Tom Ahlstrom takes pleasure in the fact that the villagers are enjoying themselves.

James Stutrud and Tuque took the middle of the dance floor and the spotlight as Tuque proved to be both a dancer and an acrobat, dancing and turning flips. Tuque was watching the crowd with his "spidery little eyes" and wearing a corsage made from flowers currently blooming in Holden's gardens.

Carole Young and Angela Mietzke share a laugh while Nyrie watches the dancers.

This group of 20-somethings took command of the dance floor during several numbers. No wonder. The Spice Girls were among their numbers.

Sunday, May 24, 2009

The Daffodils

Cued to lock onto the beam,
Their slender-stalked
Funnel faces
Seek the light.

In unison,
And in the manner
Of a tiny farm
Of satellite dishes,
They orient themselves.

Each stands tilted
To face the sky,
Faithfully following
The strongest manifestations
Of the sun and its energy.

And then unto themselves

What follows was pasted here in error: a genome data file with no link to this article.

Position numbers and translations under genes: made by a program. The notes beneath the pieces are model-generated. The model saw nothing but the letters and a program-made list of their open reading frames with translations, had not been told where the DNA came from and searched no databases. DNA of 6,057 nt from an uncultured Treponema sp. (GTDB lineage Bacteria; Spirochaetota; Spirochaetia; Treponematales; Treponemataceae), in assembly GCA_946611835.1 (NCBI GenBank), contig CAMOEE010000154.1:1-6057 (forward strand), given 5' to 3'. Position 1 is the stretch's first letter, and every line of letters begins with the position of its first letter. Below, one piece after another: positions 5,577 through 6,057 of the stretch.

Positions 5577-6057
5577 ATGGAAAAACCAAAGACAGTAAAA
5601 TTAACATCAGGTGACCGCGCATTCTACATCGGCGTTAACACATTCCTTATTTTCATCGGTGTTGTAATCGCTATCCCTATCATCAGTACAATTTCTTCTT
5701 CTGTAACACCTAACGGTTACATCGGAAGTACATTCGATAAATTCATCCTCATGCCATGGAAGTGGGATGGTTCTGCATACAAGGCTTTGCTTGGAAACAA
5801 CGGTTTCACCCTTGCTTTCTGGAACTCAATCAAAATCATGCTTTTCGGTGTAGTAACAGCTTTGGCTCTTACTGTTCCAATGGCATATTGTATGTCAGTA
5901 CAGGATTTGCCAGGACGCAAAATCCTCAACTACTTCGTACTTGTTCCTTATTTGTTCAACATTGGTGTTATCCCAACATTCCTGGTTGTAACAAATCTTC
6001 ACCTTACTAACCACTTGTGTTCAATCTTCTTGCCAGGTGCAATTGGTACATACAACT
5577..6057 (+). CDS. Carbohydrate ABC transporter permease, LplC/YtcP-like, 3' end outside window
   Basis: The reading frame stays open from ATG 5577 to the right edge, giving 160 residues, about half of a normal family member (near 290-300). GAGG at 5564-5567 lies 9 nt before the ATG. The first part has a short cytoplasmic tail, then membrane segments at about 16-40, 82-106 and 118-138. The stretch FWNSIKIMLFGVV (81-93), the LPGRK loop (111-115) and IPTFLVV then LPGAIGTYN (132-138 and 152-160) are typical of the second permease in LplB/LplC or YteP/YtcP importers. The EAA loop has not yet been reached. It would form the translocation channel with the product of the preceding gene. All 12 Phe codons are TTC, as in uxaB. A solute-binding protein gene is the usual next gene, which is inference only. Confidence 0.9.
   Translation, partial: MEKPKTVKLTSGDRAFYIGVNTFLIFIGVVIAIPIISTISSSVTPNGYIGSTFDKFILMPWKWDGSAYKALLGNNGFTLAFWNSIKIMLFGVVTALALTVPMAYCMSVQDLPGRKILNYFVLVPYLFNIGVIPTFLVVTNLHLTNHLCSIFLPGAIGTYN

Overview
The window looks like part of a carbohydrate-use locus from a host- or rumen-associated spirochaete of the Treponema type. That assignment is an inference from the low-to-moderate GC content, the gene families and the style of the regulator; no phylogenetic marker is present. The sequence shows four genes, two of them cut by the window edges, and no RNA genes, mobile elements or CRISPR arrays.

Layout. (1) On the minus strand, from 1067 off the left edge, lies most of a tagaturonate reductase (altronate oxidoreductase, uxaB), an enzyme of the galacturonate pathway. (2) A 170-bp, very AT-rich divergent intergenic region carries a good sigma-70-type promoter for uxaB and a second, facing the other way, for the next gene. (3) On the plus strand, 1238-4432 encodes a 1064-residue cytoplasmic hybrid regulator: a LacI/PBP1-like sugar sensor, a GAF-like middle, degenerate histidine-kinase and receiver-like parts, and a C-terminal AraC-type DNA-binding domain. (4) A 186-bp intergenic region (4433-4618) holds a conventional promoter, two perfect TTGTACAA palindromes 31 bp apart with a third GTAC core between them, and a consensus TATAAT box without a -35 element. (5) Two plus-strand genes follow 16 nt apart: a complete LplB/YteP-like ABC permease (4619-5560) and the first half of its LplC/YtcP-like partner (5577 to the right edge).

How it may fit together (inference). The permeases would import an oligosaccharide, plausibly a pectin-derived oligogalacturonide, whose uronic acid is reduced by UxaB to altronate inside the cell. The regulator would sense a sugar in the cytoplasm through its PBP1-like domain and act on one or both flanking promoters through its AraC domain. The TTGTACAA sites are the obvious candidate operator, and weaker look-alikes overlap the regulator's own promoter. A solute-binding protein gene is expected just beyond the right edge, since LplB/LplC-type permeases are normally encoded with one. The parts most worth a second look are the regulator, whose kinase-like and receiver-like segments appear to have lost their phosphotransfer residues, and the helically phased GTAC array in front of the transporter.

They gather the colors,
The various yellows, the uncommon gold,
That cheer us on our way
Beside them.

Tuesday, May 19, 2009

The Quilts of Holden

Guests arrive at Holden Village to find a welcoming quilt on the beds in their assigned rooms. Each of the beds here is covered with a quilt, and each of the quilts is unique.

Although there are a few exceptions in which a quilt is made by an individual, most of the Holden quilts are made by Lutheran churches and donated to the village. On most of the quilts, there will be a tag identifying the group that made and donated the finished bed covering.

Here are a few examples of the quilts of Holden. Enjoy.

Made with Loving Stitches by the West Linn Lutheran Quilters.

Dian L. Wright
Lansing, Michigan

Grace Lutheran
Port Townsend, Washington

Lutheran Church of the San Juans
Lopez, San Juan, Orcas Islands, Washington

Esther Hogan

Zion Lutheran Church
Camas, Washington

Zion Lutheran Church
Camas, Washington

Sharon Fredrick Brainard

Salem Lutheran Church
Spokane, Washington

Zion Lutheran Church
Camas, Washington

Happy Stitchers of First Lutheran Church
Idaho Falls, Idaho

Immanuel Lutheran Church
Vancouver, Washington

Hope Lutheran Church
Tacoma, Washington